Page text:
Report attributes rape kit backlog to 'failure to understanding - 19 Action News|Cleveland, OH|News, Weather, Sports

Report attributes rape kit backlog to 'failure to understanding importance of DNA testing nationwide'

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City of Memphis sent a news release Tuesday that said Coleman-Davis completed the report, which included the reasons behind the failure to test the 12,000 backlogged kits.  (Photo Source: WMC Action News 5 file) City of Memphis sent a news release Tuesday that said Coleman-Davis completed the report, which included the reasons behind the failure to test the 12,000 backlogged kits. (Photo Source: WMC Action News 5 file)
MEMPHIS, TN -

(WMC) - A report into Memphis' untested rape kits revealed that the city's backlog can be attributed to officials following a standard of practice; one that has now evolved and is no longer are considered the best method.

Mayor A C Wharton hired former U.S. Attorney Veronica Coleman-Davis to review current policies and procedures. She visited storage facilities of untested kits, and interviewed law enforcement officers and criminal justice leaders.

City of Memphis sent a news release Tuesday that said Coleman-Davis completed the report, which included the reasons behind the failure to test the 12,000 backlogged kits.

"I discovered no malice or wanton disregard or conspiracies to ignore established policies, procedures or standard practices in place during this time," said Coleman-Davis in the release. "Rather, I found that there was a general and collective failure to understand the importance of DNA testing as was reflected in common practices in place locally and nationwide."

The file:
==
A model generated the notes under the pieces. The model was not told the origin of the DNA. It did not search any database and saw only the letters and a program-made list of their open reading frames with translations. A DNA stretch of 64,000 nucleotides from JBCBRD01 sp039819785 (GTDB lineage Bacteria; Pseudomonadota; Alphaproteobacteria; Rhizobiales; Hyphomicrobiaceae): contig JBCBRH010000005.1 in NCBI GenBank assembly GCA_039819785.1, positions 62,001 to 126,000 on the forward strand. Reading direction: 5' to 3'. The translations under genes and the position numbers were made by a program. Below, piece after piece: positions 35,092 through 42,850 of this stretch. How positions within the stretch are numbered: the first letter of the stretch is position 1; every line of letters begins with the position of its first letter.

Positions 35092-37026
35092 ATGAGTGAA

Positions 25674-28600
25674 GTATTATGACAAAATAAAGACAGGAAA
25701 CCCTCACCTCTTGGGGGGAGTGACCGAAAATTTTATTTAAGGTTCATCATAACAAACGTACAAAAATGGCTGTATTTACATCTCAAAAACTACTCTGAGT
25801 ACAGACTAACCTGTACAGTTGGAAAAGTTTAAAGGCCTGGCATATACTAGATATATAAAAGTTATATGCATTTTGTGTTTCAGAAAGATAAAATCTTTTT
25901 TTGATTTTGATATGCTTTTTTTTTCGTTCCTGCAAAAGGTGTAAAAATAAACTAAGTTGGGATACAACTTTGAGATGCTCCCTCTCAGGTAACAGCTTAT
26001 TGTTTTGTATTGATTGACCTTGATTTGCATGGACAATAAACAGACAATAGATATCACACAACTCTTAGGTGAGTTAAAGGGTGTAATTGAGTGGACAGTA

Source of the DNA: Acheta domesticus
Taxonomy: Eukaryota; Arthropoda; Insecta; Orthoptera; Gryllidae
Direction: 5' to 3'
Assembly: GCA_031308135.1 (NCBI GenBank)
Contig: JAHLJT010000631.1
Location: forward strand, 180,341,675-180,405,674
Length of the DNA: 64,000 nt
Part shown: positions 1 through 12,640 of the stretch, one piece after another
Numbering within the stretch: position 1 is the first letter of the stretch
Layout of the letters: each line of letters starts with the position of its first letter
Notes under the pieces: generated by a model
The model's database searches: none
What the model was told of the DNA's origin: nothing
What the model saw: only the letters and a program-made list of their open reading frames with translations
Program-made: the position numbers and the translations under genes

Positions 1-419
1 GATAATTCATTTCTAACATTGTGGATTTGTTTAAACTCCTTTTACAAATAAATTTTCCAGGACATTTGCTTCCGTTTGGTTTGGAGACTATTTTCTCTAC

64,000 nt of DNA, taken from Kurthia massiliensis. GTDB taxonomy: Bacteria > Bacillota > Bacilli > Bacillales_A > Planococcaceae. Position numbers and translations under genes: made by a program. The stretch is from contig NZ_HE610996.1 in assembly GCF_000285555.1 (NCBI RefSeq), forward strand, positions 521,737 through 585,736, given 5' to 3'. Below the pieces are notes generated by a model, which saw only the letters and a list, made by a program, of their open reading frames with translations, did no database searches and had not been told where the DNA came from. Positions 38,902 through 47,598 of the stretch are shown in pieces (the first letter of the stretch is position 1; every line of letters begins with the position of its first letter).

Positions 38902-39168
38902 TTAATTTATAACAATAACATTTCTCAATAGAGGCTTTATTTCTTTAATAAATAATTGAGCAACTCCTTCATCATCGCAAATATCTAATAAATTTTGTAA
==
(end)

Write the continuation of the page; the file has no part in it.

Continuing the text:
Another finding revealed a worker's death stalled rape kit testing.

The report says key data was lost when a criminalist hired to manage the kits died. Criminalist Hyun Kim died in the late 90s and none of his work could be found.

Coleman-Davis' report says Kim was responsible for maintaining the chain of custody of evidence and to keep track of Tennessee Bureau lab reports, but nothing was computerized.

Meanwhile, the police department says 18 people have been indicted as a result of the city's effort to end the backlog, but 5,553 rape kits remain untested and the project faces a $3.8 million funding gap.

Many worry the cases will not be prosecuted before the statue of limitations passes.

"Some of these cases, we've indicted the DNA to stop the clock," said Memphis Police Department Deputy Chief Jim Harvey.

Coleman-Davis also says the sex crimes unit is severely understaffed, but she is confidant training is solid and a backlog won't happen again.

An estimated $5 million to $6 million is needed to fund the entire effort, with $2 million already secured.

You can see the full report here: http://bit.ly/1iEWVfQ. And see a PowerPoint of the information here: http://bit.ly/1smtCZ1

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